Root Cause Analysis and Incident Investigation

We have now developed a course that provides basic knowledge on execution of RCA investigations of marine incidents or casualties for shipping and offshore companies and is according to IMO guidelines for flag State investigation and the Norwegian “Recommended practice for investigations and inquiries into HSE incidents” SfS recommendation 029N.

After completing the course, the participants have acquired knowledge about the different phases in the investigation process from the establishment of an investigation group to the presentation of a completed investigation report to the company’s management.

The content is

– Rules, regulations, guidelines, and recommendations

– Investigation process.

– Accident model.

– Human factors and human errors.

– Investigation team.

– Planning an investigation.

– Collecting facts/evidence.

– Analysis based on methodology.

– Results of the investigation.

– Investigation report.

– Practical exercises.

We offer two ways of delivery:

  1. We offer to deliver the course to individual companies at their premises. Before start-up the participants will have to complete an e-learning session including a test that requires a score of 70 %.
  2. We deliver the course consists of e-learning (approx. one day), a remote, digital session (two days), and a final exam (approx. one hour). The remote, digital session involves that participants will be able to follow on their personal computer/ tablet. They will receive a link to the session via their mail system and we test the set-up well in advance of the start-up. The computer needs to be equipped by a camera, a microphone, and a loudspeaker. And of cause, participants need to be connected to Internet.

Our instructor is Per Aasmundseth, a very experienced safety investigator and analysist. He has worked as expert advisor in maritime incident investigations in close cooperation with shipping companies, law firms and the Norwegian Accident Investigation Board and has in depth insight in their investigation methodology. Per is a retired captain from the Norwegian navy educated at the Norwegian Naval Academy and the Norwegian Defence Command and Staff College. He also holds a degree in law. His working experience is from the navy where he inter alia served as submarine captain and project manager for sea trials of Ula class submarines.  After retiring he worked for Norwegian Shipping Security and for more than ten years he was a lecturer for deck cadets at Bergen Maritime College. He has also been an advisor for the Norwegian Maritime Administration in BRM, ECDIS and AIS. In 2013 Per published a book on maritime regulations and business.

If you need more information please contact Per Aasmundseth at telephone 958 68 743 or A Rune Johansen at 909 30 668.

Dyktige sjøfolk har god risikoforståelse og evne til å håndtere hendelser.

Lars Gustavsen er vår maritime direktør. Han har i hele sitt voksne liv hatt ulike roller i maritim virksomhet. De siste 8-9 årene har han ledet simulatortreningen i Simsea. Han er krystallklar på hva simulatortrening innebæreer: “En typisk simulatortrening har som overordnet mål å utvikle bedre risikoforståelse og evne til risikohåndtering innenfor ulike operasjonsområder. Vår rolle er facilitering av simulatorer som treningsarena, coaching og operasjonell- og mellom menneskelig rådgivning.”

Simulatorøvelser består av en planleggingsdel (brief), selve øvelsen og en oppsummeringsdel (debrief) etter at treningen er gjennomført.

Brifen gjennomføres før selve simulator øvelsen og rollespillet. Den består i grundig informasjons- og erfaringsutveksling mellom deltakere og instruktører for å skape felles forståelse for hensikten med øvelsen og hva den skal inneholde mht. øvelsesmomenter. Deltakerne klargjør hvilke konkrete utfordringer og hendelser de ønsker å bli eksponert for. Instruktøren programmerer simulatoren deretter.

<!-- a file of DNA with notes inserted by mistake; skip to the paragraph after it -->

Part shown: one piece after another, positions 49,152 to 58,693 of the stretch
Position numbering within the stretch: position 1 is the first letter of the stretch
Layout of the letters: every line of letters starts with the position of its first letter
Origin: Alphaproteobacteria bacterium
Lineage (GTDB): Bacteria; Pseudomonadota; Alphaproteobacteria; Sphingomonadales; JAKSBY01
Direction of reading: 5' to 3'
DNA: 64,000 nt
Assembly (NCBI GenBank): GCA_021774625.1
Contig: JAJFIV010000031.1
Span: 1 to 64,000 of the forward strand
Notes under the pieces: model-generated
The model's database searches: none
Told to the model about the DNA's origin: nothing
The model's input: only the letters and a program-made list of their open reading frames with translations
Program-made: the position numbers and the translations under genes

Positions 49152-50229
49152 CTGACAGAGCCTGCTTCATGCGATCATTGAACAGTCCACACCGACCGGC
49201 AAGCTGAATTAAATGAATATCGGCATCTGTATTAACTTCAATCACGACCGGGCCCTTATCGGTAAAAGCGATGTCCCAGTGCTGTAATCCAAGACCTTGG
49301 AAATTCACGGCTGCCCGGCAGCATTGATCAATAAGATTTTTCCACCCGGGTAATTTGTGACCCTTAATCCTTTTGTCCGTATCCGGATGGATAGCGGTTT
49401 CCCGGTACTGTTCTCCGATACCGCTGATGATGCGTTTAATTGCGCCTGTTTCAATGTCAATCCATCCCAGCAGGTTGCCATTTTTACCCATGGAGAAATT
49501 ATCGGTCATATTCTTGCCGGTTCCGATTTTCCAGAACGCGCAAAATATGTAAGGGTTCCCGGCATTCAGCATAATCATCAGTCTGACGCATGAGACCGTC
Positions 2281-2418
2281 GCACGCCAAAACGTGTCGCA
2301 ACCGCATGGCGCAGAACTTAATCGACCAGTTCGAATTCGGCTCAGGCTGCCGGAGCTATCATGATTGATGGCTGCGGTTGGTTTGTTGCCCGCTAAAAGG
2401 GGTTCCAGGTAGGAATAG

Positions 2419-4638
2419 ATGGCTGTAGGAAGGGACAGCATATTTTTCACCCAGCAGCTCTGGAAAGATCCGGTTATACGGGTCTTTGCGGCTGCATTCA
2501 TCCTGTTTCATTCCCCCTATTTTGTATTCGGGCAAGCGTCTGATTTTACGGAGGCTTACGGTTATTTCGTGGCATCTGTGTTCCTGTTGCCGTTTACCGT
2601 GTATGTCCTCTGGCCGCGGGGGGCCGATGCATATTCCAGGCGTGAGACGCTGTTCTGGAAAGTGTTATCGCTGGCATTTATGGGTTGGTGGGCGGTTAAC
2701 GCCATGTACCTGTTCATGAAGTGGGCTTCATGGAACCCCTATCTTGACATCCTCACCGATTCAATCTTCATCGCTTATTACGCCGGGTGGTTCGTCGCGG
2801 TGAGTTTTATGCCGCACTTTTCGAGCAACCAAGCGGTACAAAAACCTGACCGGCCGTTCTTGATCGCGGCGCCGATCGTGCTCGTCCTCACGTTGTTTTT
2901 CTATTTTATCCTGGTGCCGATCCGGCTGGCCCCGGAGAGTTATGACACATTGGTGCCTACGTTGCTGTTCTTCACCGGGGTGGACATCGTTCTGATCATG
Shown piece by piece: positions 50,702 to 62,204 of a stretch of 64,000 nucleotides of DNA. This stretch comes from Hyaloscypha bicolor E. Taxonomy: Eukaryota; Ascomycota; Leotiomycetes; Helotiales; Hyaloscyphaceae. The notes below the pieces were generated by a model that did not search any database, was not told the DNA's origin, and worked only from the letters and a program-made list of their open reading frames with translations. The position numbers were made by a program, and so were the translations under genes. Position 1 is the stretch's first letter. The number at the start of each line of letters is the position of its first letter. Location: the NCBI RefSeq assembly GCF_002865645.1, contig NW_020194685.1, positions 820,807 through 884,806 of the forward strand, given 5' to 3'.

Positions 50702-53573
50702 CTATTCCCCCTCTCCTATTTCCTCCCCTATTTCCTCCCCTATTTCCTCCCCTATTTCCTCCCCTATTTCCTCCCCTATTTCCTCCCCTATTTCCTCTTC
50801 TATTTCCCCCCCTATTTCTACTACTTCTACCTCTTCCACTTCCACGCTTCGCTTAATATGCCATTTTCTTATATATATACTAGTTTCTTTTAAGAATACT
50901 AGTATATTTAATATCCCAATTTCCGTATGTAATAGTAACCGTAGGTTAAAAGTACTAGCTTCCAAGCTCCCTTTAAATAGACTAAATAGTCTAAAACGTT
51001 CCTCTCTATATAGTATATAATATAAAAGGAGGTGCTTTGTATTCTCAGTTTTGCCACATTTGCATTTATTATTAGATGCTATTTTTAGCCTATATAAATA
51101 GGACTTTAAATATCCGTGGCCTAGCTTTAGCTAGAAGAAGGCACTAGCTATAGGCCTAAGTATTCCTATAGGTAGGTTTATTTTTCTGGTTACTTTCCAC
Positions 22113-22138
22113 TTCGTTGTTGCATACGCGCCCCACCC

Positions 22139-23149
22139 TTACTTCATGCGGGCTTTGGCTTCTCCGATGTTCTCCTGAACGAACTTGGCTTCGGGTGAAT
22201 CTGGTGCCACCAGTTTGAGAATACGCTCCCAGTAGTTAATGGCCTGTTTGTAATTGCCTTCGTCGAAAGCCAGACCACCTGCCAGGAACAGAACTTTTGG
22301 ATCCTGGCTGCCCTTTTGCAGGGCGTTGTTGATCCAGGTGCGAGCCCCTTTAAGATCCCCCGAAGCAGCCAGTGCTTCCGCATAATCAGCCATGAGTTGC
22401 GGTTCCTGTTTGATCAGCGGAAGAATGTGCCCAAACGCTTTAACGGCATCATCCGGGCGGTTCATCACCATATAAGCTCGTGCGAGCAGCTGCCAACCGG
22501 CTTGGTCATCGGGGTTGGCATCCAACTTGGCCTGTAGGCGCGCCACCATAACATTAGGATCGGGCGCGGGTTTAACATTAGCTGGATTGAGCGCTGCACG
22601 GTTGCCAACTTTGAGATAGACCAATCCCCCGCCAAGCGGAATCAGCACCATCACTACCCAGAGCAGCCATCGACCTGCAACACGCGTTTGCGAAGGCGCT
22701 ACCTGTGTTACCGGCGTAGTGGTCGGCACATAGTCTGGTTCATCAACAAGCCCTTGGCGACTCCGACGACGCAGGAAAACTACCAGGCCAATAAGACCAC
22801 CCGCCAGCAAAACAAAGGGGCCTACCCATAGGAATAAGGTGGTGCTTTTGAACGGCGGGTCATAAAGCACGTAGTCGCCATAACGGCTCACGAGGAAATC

Under selve øvelsen vil deltakerne måtte håndtere de utfordringene som instruktørene spiller inn som avtalt under brifingen. Under øvelsen vil instruktørene observere deltakerne mht. faglig utførelse, samhandling og kommunikasjon. Instruktørene coacher deltakerne både mht. operasjonell utførelse og samhandlingen rolleinnehaverne imellom. I tilfeller hvor kandidatene f.eks. ikke klarer å gjennomføre operasjonen på en forsvarlig måte stopper instruktøren «spillet» (time out) og gir deltakerne råd om hva som gikk galt og diskuterer ulike løsningsmuligheter med dem. Og, så prøver deltakerne å gjennomføre operasjonen på ny.

Under debrifen gjennomgår deltakere og instruktører de erfaringene og observasjonene man gjorde seg under simulatorøvelsene i de aktuelle rollene i håndteringen av hendelsene som ble spilt inn. Vi går også gjennom samhandlingen mellom rollene: Hvem tok initiativ, hvem involverte andre, hvem trakk seg tilbake, hvem delte erfaringer, osv. På den måten lærer man også noe om seg selv!

I tillegg inneholder simulatortrening en undervisningsdel som ofte består i en kort repetisjon av et emneområde som er kjent for deltakerne på forhånd. Også interaktive læremidler, såkalt e-læring, på nett kan være en integrert del av leveransen. For denne delen av leveransen gjennomfører vi som hovedregel kunnskapstester.

Remote, distant and digital learning

As most shipping companies have stressed over some time , and which has been actualized because of the covid-19 pandemic, there is a great need for remote, distant and digital training. Maybe especially to meet company specific training needs that cannot be delivered anywhere.

Simsea has worked with this for some time and we are now happy to tell you that we have made significant progress in this field. We have established three approaches:

  • At site learning: Based on specific competence needs with our customers we prepare a program of lectures and simulator demonstrations that we convey from our remote lecture theatre in Haugesund to each individual course participant at home or elsewhere. This require that each individual has access to PC or tablet with camera and microphone/headset and of cause good internet connection. We use a very user friendly video meeting system called Whereby for this purpose which allows eye contact and face to face dialogue between instructor and course participants. We prepare separate instructions to each participant to prepare them for this way of working. We shall also measure the learning outcome from such programs by an individual interactive test taken over internet. In the El Prop blog you will find an example of this approach. And of cause, we can run some of our standard training courses that are not dependent on simulator exercises this way as well.